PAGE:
Determined to be Herself
An appreciation for artist and writer Margi Scharff (1955-2007)1
Margi was barely five feet tall and under one hundred pounds, even before she became ill. Nevertheless, she was a passionate force to be reckoned with. She spent the last eight years of her life traveling—alone—throughout Southeast Asia. She exuded warmth that drew people to her wherever she went. She was open and trusting while at the same time possessed the street smarts of a seasoned world traveler. If she found a clean, cheap room with a table at which she could work, she would make it her home for a while, settling down to assemble delicate collages from tiny fragments of detritus, such as candy wrappers and matchboxes, picked up along the road wherever she found herself.
Once her journey began, Margi gave up her tiny shack perched on a cliff above the Pacific Ocean outside of Tijuana. She would return to her base in Los Angeles long enough to raise sufficient funds to get back on the road. She appeared to have no care for possessions beyond the minimal amount needed to sustain travel and artwork. Whenever she came to town, her many friends would rally around, offering up assistance of all kinds—a place to stay, introductions, opportunities to show and sell her work, help with writing grants, whatever else was needed. Margi’s support system was extensive, even before her illness. It seemed as if her ardent convictions about her artwork and the way she lived her life compelled her many supporters to help her. I suspect that I wasn’t the only one who, lacking the gumption to take off like a vagabond on my own, treasured the vicarious pleasure of her vivid and humorous stories. Like her collages, Margi’s stories were dense, vibrant and keenly observed.
When Margi recovered from ovarian cancer in India in 2006 despite a grave prognosis, I was relieved but not entirely surprised, given her ferocity of will. At her opening at Overtones in Los Angeles in May of 2007, I was shocked to see how fast a second bout of cancer was overtaking her by-then fragile body. Margi died in Tiburon, California, on July 2, 2007, surrounded by close friends and family. I’m told that, although she was weak and stoned by the copious drugs she’d ingested, she was characteristically ebullient. “She jumped up to stand on the porch that overlooked the entire San Francisco Bay. It was an exquisite summer afternoon; the sun sparkled off the water and she called me over to admire its beauty. She said goodbye to everything of this world, took my hand and led me back inside.”2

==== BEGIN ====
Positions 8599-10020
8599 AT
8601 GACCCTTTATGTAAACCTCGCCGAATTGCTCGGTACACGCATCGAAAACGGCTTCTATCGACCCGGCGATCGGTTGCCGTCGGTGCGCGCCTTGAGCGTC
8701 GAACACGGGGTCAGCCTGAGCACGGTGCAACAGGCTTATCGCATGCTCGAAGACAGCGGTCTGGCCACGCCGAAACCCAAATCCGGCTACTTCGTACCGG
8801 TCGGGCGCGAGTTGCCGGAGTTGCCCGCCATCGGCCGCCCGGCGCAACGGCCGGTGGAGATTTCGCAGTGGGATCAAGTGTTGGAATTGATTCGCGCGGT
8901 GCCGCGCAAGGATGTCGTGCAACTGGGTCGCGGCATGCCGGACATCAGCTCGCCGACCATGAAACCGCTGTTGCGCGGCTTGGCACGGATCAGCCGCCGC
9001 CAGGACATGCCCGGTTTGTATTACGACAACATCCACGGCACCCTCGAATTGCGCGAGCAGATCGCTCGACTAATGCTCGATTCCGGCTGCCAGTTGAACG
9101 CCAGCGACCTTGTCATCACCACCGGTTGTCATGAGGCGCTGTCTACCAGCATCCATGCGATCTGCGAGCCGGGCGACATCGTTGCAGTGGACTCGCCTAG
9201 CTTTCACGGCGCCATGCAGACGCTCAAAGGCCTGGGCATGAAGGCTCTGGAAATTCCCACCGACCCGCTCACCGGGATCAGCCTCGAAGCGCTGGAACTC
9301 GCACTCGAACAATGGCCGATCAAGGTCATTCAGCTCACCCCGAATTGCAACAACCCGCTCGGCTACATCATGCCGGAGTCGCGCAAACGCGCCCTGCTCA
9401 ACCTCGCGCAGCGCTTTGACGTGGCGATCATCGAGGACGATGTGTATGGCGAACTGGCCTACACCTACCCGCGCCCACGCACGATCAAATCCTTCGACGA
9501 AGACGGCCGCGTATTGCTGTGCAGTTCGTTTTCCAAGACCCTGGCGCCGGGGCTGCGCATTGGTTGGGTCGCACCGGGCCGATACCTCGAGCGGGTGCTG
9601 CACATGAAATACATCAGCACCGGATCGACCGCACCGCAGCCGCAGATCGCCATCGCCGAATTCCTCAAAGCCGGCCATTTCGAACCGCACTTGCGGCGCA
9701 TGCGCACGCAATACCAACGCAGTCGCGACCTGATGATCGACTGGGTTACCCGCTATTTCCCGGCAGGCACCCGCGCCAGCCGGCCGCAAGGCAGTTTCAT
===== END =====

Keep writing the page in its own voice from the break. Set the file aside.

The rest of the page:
When she died later that night, Margi left us with the considerable challenge of honoring her intrepid spirit.
The Art of Laundry (Varanasi, 2001)
…Thwuuwaaappp!Thwuuwaaappappph!!!Thwuapp!! This was the early-morning sound of laundry being washed on the shores of the ancient and holy River ganges. The laundry sounds begin just before dawn as a single slap of wet fabric is slung down hard on one of the stone washing slabs that dot the river’s edge. Then, as more washers join in, the slapping sounds build and blend in syncopated rhythms. After washing, the laundry is dried by laying out each piece flat on the steps of the ghats, allowing the sun-warmed stone to do the work. Solar energy at its best. No dryer. No ironing. By 11 a.m. the wind kicks up and laundry time is over for the day.
My balcony at vishnu Resthouse was situated just above one of these laundry spots so that I could see the whole operation from a bird’s-eye view. After watching a woman laying out a row of colorful saris edge to edge, I felt compelled to go down and tell her how beautiful the patterns and colors looked from above. It was a real show—fabulous as a giant painting. The woman’s name was Reka and I could see in her eyes and in the way she tilted her head to the side as she listened that she was imagining what I had seen. As it happens, my own family is in the laundry business, and so for a short while we talked and laughed about laundry. when I returned to my balcony I looked down again, knowing Reka would be looking for me, and we both waved.
The next morning when I looked down to the ghats to watch the laundry show, Reka was already looking up. She signaled for me to come down, and then she led me to a slanted embankment where she had perfectly laid out 100 sheets, edge to edge in an enormous rectangle. The sheets were blue on the outside, fading to white in the center. It was stunning. Reka was silent for a moment while she watched me take it all in. Then she lifted her arm in a theatrical gesture, pointing at the layout of sheets. “This is my work today,” she announced with a smile.
Reprinted with permission from Margi Scharff: On India Time (Los Angeles: Overtones Gallery, 2008).